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The Catholic Man Show - Discernment of Spirits – Part 2

January 15, 2021

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Picking back up from last week’s conversation on Fr. Timothy M. Gallagher’s book, The Discernment of Spirits.

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Duchesse De Bourgogne 

Belgian top-fermented reddish-brown ale, a blend of 8 and 18 months old beers following the careful maturation in oak casks.

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Eighth Rule

Let one who is in desolation work to be in patience, which is contrary to the vexations which come to him, and let him think that he will soon be consoled, diligently using the means against such desolation, as is said in the sixth rule.

Ninth Rule

There are three principal causes for which we find ourselves desolate. The first is because we are tepid, slothful, or negligent in our spiritual exercises, and so through our faults spiritual consolation withdraws from us. The second, to try us and see how much we are and how much we extend ourselves in his service and praise without so much payment of consolations and increased graces. The third, to give us true recognition and understanding so that we may interiorly feel that it is not ours to attain or maintain increased devotion, intense love, tears or any other spiritual consolation, but that all is the gift and grace of God our Lord, and so that we may not build a nest in something belonging to another, raising our mind in some pride or vainglory, attributing to ourselves the devotion or the other parts of the spiritual consolation.

Tenth Rule

Let the one who is in consolation think how he will conduct himself in the desolation which will come after, taking new strength for that time.

Eleventh Rule

Let one who is consoled seek to humble himself and lower himself as much as he can, thinking of how little he is capable in the time of desolation without such grace or consolation. On the contrary, let one who is in desolation think that he can do much with God’s sufficient grace to resist all his enemies, taking strength in his Creator and Lord.

Twelfth Rule

The enemy acts like a woman in being weak when faced with strength and strong when faced with weakness. For, as it is proper to a woman, when she is fighting with some man, to lose heart and to flee when the man confronts her firmly, and, on the contrary, if the man begins to flee, losing heart, the anger, vengeance and ferocity of the woman grow greatly and know no bounds, in the same way, it is proper to the enemy to weaken and lose heart, fleeing and ceasing his temptations when the person who is exercising himself in spiritual things confronts the temptations of the enemy firmly, doing what is diametrically opposed to them; and, on the contrary, if the person who is exercising himself begins to be afraid and lose heart in suffering the temptations, there is no beast so fierce on the face of the earth as the enemy of human nature in following out his damnable intention with such growing malice.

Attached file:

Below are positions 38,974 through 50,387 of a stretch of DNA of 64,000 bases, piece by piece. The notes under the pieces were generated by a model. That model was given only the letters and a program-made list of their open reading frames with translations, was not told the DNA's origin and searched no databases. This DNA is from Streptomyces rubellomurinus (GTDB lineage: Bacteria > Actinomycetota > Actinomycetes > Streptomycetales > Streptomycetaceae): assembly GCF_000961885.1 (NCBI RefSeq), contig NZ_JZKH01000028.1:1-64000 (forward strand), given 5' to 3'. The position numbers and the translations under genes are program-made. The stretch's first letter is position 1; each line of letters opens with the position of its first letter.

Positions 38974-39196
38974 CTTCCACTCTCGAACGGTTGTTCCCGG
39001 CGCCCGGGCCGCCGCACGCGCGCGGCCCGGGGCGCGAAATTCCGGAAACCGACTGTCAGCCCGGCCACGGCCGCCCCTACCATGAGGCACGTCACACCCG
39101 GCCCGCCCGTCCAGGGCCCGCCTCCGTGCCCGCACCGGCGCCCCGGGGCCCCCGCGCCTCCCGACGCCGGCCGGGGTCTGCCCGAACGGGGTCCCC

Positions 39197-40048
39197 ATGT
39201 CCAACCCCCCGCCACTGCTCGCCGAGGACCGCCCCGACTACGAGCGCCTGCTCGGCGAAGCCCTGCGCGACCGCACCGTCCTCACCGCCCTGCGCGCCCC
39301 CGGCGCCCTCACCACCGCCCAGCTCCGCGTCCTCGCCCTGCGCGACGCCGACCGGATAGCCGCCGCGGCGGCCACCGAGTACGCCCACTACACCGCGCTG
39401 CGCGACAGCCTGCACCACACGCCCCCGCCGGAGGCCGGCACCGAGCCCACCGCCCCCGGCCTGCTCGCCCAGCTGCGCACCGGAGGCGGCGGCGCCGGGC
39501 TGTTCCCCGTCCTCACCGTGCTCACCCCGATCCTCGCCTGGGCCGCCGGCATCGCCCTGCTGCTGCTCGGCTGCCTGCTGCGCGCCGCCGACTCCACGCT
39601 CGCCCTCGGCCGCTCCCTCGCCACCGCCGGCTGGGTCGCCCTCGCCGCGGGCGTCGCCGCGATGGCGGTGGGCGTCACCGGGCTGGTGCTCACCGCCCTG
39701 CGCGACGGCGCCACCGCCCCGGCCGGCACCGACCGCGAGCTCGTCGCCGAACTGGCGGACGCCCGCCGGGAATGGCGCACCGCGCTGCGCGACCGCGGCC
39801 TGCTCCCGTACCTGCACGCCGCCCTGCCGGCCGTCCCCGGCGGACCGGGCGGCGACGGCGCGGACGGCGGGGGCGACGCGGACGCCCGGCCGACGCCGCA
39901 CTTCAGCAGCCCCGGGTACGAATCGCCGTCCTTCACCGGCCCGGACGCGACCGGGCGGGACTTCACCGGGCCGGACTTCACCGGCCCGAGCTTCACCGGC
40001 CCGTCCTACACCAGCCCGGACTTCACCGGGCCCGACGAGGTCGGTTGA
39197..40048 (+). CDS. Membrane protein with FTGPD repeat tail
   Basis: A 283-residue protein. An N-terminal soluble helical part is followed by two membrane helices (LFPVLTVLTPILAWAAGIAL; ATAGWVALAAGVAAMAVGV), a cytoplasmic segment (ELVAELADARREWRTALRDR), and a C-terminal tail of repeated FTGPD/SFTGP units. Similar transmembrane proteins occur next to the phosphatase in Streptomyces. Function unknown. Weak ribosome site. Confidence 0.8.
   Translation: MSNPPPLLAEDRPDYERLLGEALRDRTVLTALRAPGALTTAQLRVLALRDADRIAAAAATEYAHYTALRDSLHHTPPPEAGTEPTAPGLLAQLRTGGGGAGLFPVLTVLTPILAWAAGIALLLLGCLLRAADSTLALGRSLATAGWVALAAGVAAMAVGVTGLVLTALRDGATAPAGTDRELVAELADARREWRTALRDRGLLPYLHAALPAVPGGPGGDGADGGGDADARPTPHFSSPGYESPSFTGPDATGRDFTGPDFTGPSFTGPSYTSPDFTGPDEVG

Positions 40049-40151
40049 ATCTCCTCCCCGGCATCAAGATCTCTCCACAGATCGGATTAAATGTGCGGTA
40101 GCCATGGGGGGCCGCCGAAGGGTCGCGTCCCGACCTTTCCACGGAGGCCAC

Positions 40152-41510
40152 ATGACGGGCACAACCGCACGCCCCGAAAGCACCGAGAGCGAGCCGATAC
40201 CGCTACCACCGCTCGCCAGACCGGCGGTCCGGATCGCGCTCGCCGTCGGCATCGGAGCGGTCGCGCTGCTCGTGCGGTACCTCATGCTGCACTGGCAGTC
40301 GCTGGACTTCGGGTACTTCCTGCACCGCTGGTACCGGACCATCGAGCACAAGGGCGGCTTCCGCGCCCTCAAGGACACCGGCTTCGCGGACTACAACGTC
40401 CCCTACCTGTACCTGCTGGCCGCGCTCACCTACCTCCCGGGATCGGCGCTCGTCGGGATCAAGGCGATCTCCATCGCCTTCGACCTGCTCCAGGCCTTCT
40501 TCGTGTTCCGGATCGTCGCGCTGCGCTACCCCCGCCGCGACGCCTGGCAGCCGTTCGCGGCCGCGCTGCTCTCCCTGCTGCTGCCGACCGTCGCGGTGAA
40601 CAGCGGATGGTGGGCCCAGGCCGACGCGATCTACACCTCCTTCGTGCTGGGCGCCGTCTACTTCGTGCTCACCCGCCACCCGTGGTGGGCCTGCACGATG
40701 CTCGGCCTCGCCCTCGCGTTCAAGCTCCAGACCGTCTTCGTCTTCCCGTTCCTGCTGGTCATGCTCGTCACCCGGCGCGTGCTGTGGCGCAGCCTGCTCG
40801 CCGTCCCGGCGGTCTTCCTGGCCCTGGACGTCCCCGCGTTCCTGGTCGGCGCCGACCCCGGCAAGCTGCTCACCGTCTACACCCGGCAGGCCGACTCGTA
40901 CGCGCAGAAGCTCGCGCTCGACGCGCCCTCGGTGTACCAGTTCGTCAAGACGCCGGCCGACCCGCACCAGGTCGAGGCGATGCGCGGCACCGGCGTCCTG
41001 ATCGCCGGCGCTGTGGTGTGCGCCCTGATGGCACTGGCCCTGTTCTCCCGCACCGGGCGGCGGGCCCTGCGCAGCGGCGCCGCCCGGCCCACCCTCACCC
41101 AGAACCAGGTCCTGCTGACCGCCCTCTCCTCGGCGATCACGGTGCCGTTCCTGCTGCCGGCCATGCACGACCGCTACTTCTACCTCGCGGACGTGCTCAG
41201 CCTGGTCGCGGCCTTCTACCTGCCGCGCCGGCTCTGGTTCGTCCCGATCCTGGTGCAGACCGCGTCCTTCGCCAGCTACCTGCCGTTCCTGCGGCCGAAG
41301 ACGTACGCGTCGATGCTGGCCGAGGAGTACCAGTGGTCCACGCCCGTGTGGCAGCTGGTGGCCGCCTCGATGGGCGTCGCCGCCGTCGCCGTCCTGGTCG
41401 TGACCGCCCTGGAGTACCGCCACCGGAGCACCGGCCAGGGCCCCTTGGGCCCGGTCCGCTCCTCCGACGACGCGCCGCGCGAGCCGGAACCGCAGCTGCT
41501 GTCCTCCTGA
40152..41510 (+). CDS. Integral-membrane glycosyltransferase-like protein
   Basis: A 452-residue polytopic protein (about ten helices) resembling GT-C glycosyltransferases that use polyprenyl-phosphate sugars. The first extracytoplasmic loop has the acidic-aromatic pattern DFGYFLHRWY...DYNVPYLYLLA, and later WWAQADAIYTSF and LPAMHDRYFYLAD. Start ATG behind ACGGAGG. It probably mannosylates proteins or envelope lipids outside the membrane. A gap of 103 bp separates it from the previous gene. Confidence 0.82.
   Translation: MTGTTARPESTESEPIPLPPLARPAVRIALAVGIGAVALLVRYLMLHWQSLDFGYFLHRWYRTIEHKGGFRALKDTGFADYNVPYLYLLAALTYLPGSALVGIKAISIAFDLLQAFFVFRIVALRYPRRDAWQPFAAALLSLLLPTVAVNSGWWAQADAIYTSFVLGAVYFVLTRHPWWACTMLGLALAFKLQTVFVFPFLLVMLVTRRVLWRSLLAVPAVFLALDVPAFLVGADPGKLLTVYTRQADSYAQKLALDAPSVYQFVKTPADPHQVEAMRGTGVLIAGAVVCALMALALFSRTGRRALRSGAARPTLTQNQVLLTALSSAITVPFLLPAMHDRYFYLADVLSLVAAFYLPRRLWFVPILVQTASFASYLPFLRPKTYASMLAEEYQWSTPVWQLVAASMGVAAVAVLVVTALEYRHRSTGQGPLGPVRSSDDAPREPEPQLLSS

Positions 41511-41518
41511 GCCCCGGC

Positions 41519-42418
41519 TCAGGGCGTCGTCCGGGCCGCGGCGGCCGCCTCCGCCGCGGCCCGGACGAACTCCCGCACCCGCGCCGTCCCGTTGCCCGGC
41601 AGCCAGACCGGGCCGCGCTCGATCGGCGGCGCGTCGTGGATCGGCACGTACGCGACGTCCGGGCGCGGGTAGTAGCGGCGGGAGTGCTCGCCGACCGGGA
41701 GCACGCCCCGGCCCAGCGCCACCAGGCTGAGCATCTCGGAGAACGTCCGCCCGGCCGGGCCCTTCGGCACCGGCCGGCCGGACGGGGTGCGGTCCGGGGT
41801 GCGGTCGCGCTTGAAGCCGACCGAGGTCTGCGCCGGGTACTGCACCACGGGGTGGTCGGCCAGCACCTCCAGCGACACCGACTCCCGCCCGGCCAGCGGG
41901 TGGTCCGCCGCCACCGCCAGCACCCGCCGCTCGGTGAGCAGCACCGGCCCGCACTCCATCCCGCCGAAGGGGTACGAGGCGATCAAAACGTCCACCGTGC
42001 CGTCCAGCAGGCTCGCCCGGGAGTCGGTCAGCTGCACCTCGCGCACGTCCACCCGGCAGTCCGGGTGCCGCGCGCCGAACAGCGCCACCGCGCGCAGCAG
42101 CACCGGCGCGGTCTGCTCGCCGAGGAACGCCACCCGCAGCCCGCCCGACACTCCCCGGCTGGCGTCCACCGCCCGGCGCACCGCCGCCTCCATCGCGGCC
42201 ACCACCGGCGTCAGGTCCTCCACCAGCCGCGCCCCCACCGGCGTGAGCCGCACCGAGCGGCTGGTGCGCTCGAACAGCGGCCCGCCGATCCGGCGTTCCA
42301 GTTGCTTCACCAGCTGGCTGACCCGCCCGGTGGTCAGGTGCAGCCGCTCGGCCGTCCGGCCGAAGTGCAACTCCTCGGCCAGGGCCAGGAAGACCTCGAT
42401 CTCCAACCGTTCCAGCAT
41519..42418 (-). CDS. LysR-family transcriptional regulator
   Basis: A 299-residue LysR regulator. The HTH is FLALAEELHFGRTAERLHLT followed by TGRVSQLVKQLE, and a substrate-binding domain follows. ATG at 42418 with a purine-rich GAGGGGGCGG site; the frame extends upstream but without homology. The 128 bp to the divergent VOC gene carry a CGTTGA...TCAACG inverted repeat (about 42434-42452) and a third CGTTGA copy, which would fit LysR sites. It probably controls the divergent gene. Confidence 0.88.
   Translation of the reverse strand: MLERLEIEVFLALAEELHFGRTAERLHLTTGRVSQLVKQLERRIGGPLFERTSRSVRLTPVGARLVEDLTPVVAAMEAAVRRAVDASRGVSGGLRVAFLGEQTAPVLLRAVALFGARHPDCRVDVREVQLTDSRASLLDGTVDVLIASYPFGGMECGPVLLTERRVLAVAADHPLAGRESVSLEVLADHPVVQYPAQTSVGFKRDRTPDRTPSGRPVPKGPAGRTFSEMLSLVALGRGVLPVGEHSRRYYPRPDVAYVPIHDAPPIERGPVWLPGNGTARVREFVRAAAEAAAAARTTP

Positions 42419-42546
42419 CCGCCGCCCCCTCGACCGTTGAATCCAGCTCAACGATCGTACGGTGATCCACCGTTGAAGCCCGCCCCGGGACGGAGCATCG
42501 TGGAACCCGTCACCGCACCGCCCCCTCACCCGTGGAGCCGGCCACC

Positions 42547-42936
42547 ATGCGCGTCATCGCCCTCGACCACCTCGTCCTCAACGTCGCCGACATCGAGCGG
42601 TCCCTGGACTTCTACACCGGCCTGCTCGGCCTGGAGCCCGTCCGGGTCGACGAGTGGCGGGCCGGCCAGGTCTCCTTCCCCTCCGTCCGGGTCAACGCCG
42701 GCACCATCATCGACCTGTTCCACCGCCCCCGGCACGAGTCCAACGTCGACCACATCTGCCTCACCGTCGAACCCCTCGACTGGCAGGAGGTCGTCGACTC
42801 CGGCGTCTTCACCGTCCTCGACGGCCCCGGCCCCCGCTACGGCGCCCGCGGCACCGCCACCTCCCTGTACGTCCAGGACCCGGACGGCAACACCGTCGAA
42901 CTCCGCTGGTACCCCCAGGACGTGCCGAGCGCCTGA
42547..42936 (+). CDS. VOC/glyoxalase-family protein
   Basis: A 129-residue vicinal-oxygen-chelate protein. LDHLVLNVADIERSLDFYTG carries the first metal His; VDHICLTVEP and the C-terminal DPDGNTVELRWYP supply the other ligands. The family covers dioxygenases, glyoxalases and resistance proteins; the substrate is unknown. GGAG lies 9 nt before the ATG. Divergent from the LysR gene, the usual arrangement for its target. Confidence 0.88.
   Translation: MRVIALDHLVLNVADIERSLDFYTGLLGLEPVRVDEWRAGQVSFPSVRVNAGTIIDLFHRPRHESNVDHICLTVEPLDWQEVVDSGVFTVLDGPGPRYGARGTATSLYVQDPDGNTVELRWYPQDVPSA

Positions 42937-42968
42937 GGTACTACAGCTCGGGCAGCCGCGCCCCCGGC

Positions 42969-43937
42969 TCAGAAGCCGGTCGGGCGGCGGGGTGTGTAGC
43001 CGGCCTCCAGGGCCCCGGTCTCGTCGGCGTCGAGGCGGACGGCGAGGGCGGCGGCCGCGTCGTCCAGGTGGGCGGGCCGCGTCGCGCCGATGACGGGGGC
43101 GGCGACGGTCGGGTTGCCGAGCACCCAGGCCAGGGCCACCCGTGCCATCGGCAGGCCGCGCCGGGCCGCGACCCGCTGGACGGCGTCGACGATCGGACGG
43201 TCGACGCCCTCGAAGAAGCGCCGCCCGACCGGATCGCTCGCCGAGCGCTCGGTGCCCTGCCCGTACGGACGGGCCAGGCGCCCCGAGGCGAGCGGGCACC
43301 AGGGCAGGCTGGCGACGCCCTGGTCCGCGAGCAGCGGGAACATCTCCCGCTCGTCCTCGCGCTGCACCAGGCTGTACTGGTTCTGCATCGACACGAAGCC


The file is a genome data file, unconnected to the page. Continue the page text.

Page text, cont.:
Thirteenth Rule

Likewise he conducts himself as a false lover in wishing to remain secret and not be revealed. For a dissolute man who, speaking with evil intention, makes dishonorable advances to a daughter of a good father or to a wife of a good husband, wishes his words and persuasions to be secret, and the contrary displeases him very much, when the daughter reveals to her father or the wife to her husband his false words and depraved intention, because he easily perceives that he will not be able to succeed with the undertaking begun. In the same way, when the enemy of human nature brings his wiles and persuasions to the just soul, he wishes and desires that they be received and kept in secret; but when one reveals them to one’s good confessor or to another spiritual person, who knows his deceits and malicious designs, it weighs on him very much, because he perceives that he will not be able to succeed with the malicious undertaking he has begun, since his manifest deceits have been revealed.

Fourteenth Rule

Likewise he conducts himself as a leader, intent upon conquering and robbing what he desires. For, just as a captain and leader of an army in the field, pitching his camp and exploring the fortifications and defenses of a stronghold, attacks it at the weakest point, in the same way the enemy of human nature, roving about, looks in turn at all our theological, cardinal, and moral virtues; and where he finds us weakest and most in need for our eternal salvation, there he attacks us and attempts to take us.

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